A couple of days ago I was witness to an argument between an Androidian and an iPhonian. Part of this was the iPhonian pointing out how dangerous Android apps could potentially be as you are never sure what you are downloading.
The Androidian replied, ‘Yes, but you just get an Anti-Virus.’
My reply was ‘Why? Why should you have to? Why can’t the phone just WORK? Why should I have to worry? And do you honestly think the average person knows this?’
A point made even more strongly as I then watched a lady in her late 50’s be guided gently into getting an Android phone by a rep after admitting she had ‘no idea how these things work.’
And then today an article comes out that blows that argument even further out of the water (if possible).
You see, it seems that not only are you left swinging in the wind by Android in terms of knowing what’s safe and what’s not, even the things that are SUPPOSED to make you safe are as useful as wet paper pants.
Here’s the article in full from ITProPortal…
Insanely Popular Android Antivirus App Does Literally Nothing
‘The Virus Shield for Android app shot to the top of the Google Play store earlier this month. But the app, made by Deviant Solutions, didn’t exactly work as advertised and has been removed from the store.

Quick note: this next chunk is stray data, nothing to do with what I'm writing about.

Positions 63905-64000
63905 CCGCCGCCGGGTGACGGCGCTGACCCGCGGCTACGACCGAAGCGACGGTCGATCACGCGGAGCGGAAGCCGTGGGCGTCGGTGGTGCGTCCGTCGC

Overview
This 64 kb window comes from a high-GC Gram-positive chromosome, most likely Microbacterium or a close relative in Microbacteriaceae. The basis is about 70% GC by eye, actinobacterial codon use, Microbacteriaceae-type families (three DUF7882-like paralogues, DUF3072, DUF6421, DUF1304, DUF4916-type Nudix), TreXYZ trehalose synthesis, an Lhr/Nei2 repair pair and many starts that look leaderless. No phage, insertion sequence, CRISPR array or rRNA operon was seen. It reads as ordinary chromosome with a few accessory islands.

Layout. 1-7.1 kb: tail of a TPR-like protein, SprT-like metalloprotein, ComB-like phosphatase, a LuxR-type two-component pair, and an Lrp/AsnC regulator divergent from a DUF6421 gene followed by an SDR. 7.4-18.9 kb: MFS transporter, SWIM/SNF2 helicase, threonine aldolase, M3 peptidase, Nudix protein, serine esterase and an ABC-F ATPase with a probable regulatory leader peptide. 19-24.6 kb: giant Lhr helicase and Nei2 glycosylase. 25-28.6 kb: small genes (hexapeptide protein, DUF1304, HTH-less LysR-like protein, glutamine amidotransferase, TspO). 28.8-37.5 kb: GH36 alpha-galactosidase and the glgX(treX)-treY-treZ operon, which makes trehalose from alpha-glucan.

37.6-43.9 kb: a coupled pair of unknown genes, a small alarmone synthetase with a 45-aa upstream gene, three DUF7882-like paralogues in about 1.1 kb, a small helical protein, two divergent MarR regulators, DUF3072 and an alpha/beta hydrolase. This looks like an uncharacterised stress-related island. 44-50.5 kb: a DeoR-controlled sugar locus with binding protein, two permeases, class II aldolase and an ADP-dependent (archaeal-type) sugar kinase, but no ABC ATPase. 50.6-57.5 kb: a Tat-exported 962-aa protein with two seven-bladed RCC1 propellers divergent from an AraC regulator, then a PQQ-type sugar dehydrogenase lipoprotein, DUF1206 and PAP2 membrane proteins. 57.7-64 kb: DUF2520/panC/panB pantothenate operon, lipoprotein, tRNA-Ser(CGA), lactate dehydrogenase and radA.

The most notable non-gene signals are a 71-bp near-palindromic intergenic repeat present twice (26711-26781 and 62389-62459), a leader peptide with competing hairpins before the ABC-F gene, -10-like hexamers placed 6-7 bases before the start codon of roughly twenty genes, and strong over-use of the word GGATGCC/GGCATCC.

It turns out the popular, well-rated, easy-to-use application, which promised to prevent “harmful apps from being installed on your device” for just £2.40, is nothing more than a scam.
According to Android Police, Virus Shield is a fake security app: Instead of scanning apps, settings, files, and media, like the service advertises, its shield icon simply changes from an “X” image to a check mark after a single tap.
For confirmation, the tech blog decompiled the app and mirrored the java code; programmer Zhuowei Zhang tweeted about the scam, writing that “it’s literally a single activity that displays a picture,” and calling Virus Shield the “crap app of the week.”
The application can be traced to a Live.com email address, though no further details are available. ITProPortal reached out to the given address, but did not immediately receive a response.
The issue highlights the ease with which developers can add apps to Android stores like Google Play. That makes it more open than Apple’s tightly controlled App Store, but users have to be much more vigilant when downloading apps than iOS users.
“Perhaps a more hands-on approach to monitoring apps that rise as rapidly as Virus Shield (which we’re almost certain did so with less than genuine downloads and reviews) is called for,” Android Police recommended.
Google did not immediately respond to requests for comment.’
Full article here: Insanely Popular Android Antivirus App Does Literally Nothing
What a heap of scrap this old 2011 OS is. Seriously, If you thought about it from the outside, who on earth in their right mind would want anything to do with this Wild West approach to an ecosystem?
Buy a BlackBerry…